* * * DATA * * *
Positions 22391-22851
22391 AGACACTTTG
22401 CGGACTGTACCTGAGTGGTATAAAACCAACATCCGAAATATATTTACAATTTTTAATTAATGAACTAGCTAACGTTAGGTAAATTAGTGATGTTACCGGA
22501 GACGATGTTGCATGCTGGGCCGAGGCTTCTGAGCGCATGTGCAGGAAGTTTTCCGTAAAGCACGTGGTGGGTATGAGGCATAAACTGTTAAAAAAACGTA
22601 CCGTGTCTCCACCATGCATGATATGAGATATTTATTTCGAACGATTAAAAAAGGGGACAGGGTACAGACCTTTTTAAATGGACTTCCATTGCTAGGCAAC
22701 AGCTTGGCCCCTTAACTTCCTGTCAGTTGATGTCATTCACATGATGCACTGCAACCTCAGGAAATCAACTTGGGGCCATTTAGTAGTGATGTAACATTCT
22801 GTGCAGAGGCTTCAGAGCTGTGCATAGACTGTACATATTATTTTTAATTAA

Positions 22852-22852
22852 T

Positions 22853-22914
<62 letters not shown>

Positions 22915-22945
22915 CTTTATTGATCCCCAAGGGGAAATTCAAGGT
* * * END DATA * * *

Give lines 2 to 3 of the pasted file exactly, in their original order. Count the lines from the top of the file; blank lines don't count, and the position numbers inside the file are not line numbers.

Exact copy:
22391 AGACACTTTG
22401 CGGACTGTACCTGAGTGGTATAAAACCAACATCCGAAATATATTTACAATTTTTAATTAATGAACTAGCTAACGTTAGGTAAATTAGTGATGTTACCGGA